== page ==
Theater #1 is being transformed from a movie theater to an exhibit of nativities for the Christmas Lights event beginning on Thanksgiving Day.
These large containers hold decorations and ornaments for the trees waiting to be decorated.
Someone probably knows how to transform this chaos into a meaningful exhibit. I'm glad it's not me!
That 'someone' is Sister Fuller on the far left. She and her able team of helpers spent three days sorting through the boxes and decorating every corner of the room to enhance the nativity sets.
Once they had the tables and Christmas trees set up, they started setting out the nativities. These interesting set came from Peru.
I enjoyed this nativity made out of native Arizona wood - note the palm trees in the background.
A quilt was delivered to the center from the Church Museum in Salt Lake City. The quilt is a nativity scene done by a sister living here in Arizona.
I was fascinated to watch it unfold. Unbelieveable!!!
This quilt is truly a work of art created from fabrics instead of paint. It is intricately sewn using a technique called 'needle-turn applique."
Speaking of art, many paintings by local artists were hung on the walls around the room to enhance the beauty and ambiance of the nativity sets.
The artist who did this amazing painting is only 15 years old. What a talent!
Setting up Christmas trees in several areas in the room lent beauty and additional light for the nativities. We are so grateful to these sisters who freely share their time and talents to make this exhibit spectacular for the thousands of guests who will view it.
The tables were covered with brown silk as a backdrop for the different nativity sets. Each nativity represents a different country of the world.
I loved this Navajo nativity.
This set came from Israel, carved from the wood of an olive tree.
These African statues represent the country of Kenya. We currently have a sister missionary serving from that country.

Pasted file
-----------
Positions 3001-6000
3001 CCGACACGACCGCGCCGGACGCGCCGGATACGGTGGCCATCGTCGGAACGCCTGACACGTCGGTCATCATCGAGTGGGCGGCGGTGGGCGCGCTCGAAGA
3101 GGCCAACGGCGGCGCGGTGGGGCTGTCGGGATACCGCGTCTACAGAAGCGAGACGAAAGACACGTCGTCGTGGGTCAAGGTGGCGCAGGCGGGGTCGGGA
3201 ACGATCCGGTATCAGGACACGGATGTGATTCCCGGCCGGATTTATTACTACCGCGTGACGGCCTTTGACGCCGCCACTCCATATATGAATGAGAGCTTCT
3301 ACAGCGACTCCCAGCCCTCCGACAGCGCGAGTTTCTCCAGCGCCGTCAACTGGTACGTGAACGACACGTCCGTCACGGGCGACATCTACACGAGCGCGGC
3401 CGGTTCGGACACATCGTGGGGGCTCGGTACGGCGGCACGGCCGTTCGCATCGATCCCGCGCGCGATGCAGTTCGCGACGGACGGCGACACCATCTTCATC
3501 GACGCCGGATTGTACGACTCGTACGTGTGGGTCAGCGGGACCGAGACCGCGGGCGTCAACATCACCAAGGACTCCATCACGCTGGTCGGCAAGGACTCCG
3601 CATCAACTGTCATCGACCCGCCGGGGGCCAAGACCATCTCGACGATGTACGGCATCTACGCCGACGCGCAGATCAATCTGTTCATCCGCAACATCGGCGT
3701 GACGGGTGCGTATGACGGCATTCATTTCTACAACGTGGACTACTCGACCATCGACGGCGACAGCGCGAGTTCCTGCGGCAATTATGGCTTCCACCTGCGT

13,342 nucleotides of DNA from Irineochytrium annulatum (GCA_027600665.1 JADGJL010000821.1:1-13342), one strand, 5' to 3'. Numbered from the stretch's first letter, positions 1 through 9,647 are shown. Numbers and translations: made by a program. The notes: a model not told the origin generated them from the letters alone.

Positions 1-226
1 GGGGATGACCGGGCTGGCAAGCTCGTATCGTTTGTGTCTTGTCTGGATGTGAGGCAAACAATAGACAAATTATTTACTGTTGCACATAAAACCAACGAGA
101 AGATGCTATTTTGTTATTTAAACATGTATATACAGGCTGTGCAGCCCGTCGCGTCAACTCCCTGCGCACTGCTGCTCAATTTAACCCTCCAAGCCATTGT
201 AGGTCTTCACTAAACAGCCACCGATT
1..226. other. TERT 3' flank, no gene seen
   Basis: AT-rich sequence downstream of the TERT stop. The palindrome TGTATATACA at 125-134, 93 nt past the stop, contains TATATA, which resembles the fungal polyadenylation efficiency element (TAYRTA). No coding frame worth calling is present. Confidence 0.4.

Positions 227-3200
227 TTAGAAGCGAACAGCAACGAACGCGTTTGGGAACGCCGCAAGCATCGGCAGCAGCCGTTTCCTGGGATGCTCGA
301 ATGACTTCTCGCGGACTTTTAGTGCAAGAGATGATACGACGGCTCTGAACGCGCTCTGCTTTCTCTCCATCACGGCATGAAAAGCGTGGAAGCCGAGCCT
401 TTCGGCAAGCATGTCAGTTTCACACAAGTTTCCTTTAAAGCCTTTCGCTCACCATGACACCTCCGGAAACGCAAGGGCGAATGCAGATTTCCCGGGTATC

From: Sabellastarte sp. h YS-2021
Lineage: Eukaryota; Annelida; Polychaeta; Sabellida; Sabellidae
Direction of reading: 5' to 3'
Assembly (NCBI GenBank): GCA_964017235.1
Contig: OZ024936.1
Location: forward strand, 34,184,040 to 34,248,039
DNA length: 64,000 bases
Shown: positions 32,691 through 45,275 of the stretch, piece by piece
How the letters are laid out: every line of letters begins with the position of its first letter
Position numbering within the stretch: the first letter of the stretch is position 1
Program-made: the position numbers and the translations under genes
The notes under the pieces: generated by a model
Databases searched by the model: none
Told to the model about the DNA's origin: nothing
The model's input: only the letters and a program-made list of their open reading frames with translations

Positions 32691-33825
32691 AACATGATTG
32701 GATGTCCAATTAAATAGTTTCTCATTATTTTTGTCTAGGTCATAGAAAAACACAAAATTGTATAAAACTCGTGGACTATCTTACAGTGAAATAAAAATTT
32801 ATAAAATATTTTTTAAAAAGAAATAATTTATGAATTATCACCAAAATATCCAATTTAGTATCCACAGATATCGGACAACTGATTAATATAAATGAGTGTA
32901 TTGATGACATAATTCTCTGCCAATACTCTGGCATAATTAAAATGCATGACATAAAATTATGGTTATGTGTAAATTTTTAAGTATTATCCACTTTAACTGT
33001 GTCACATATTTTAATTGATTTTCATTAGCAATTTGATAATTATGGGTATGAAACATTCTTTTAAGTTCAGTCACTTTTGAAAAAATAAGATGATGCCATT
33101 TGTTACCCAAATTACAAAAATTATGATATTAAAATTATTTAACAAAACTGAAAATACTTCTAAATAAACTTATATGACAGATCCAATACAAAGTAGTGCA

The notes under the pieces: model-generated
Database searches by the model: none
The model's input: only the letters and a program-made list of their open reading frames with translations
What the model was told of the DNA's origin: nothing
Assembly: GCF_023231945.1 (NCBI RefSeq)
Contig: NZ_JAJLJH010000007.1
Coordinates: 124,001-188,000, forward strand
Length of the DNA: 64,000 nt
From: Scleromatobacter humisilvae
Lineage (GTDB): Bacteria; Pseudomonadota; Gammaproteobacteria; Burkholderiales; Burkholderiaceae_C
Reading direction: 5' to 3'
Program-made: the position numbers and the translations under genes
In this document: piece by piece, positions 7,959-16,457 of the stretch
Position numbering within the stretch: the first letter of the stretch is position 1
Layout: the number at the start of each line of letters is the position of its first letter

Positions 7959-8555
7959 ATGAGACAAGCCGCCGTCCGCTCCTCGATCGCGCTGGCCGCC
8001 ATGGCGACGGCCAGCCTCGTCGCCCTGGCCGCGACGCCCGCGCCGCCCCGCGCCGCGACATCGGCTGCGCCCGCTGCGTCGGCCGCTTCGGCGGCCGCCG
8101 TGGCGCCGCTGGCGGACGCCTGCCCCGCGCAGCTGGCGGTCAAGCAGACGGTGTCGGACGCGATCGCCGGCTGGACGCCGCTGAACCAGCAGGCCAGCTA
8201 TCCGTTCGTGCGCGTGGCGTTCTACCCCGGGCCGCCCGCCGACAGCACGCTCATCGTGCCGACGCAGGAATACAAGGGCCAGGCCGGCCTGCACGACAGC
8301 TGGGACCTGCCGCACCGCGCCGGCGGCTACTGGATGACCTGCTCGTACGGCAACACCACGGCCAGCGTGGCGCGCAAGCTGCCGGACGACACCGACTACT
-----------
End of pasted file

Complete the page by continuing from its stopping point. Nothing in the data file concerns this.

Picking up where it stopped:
Anyone looking for a project for Family Home Evening? I imagine children would love finding rocks to use as the basis for a nativity set. Very creative!
From the land of France we see another lovely nativity. We currently have two sisters serving here from that country.
This beautiful kreche is another artist's concept of the miracle of that sacred night.
Here we have a lovely set from Mexico - Sisters Aquino and Aranda come from this country. We recently said goodbye to Sister Falcon who returned to Mexico City in November.
I loved the idea of this nativity that was created from needlepoint.
This was a little nostalgic for us - a nativity from The Netherlands, complete with windmills and blue and white porcelain made from Delft's blau (blue).
The sisters who were setting up the room frequently stopped to confer over different aspects of the display. They wanted it to be just perfect.
I can't believe the difference three days has made. All of the boxes and containers are gone, the tables are laden with beautiful nativity sets, and the final step will be to insert the cards identifying the country from which each of the nativity sets originate. It has been an interesting process to watch unfold. We are so grateful for the hard work these sisters have expended.